Maria Lavdaniti*, Styliani Michalopoulou, Dimitra-Anna Owens, Eugenia Vlachou and Kyriakos Kazakos Pages 1017 - 1024 ( 8 )
Background and Objective: Cancer and diabetes are two highly prevalent diseases worldwide and greatly influence quality of life of those suffering from it. The study aimed to compare quality of life in patients diagnosed with cancer and diabetes with those without diabetes both undergoing chemotherapy and to investigate the factors responsible for the difference between the two groups.Methods: A convenience sample of 101 participants who had cancer and type 2 diabetes and 99 who had cancer without diabetes were used. Results: Patients with comorbid diabetes were divided based on their diabetes duration and whether they had glycaemic control or not. Diabetic cancer patients without glycaemic control had lower scores in global health status and in physical and emotional functioning compared to diabetic cancer patients with glycaemic control and patients without diabetes (p < .05). After adjusting for demographic characteristics, the differences between the group with diabetes and without glycaemic control and the other two groups regarding global health status were statistically significant (p < .05). Patients with more than a 7-year history of diabetes had a significantly lower emotional functioning than the no diabetes group and lower global health status score than both of the other groups (p < .05). After adjusting for clinical and demographic characteristics, only the difference between the ≥ 7 years diabetes duration group and the no diabetes groups remained significant. Conclusion: The presence of diabetes in cancer patients who underwent chemotherapy seems to negatively influence certain domains of quality of life and this may be affected by the duration of diabetes and whether glycaemic control has been achieved or not.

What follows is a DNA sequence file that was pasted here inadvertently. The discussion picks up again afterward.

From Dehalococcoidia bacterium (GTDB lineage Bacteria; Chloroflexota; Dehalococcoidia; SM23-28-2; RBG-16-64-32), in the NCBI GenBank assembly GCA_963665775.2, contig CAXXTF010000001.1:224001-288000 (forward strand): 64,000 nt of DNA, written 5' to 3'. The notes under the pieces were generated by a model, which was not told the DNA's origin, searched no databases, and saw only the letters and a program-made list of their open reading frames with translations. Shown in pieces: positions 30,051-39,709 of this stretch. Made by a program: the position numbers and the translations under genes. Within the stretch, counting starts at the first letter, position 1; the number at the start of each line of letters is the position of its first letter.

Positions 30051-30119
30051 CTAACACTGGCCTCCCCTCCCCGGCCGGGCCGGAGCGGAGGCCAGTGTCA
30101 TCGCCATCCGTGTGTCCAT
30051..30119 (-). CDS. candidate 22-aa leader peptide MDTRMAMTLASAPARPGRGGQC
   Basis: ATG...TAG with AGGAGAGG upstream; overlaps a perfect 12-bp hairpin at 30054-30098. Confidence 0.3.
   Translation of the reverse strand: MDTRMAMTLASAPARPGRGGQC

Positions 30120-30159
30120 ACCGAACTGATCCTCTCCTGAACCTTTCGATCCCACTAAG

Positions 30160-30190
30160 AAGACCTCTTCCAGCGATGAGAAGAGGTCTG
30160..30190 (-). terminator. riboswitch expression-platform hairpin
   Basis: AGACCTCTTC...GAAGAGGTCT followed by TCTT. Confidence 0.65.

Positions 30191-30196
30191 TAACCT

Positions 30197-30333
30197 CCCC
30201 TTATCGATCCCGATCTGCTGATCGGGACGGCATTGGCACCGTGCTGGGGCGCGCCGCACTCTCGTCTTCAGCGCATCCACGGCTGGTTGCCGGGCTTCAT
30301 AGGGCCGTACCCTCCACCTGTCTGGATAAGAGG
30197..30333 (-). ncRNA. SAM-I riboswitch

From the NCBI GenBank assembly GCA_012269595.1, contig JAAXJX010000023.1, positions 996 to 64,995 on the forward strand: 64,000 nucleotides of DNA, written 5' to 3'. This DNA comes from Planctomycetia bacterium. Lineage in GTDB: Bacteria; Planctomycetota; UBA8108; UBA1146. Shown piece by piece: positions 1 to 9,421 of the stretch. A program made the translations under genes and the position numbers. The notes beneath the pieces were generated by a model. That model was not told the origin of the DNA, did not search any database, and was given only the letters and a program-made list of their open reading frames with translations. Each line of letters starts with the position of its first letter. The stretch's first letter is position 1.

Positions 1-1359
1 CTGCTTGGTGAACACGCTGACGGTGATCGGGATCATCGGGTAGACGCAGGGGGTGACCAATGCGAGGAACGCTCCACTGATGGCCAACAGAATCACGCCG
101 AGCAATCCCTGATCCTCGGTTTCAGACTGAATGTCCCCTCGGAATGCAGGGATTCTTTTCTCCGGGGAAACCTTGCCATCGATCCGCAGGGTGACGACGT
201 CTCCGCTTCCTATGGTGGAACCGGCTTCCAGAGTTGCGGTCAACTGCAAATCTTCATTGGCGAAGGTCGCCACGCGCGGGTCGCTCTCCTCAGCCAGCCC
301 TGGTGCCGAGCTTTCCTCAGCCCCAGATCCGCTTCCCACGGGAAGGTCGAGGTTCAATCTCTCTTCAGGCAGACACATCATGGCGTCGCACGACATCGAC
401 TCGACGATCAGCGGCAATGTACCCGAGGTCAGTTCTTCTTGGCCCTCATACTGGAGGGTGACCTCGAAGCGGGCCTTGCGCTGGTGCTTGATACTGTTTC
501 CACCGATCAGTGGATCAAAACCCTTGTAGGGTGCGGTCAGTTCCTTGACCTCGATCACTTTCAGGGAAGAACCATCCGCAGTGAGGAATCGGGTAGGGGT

Cancer, type 2 diabetes, chemotherapy, quality of life, Greece, factors.
Nursing Department, International Hellenic University, Thessaloniki, Nursing Department, International Hellenic University, Thessaloniki, 1st Department of Psychiatry, Athens University Medical School, Athens, Nursing Department, University of West Attica, Athens, Nursing Department, International Hellenic University, Thessaloniki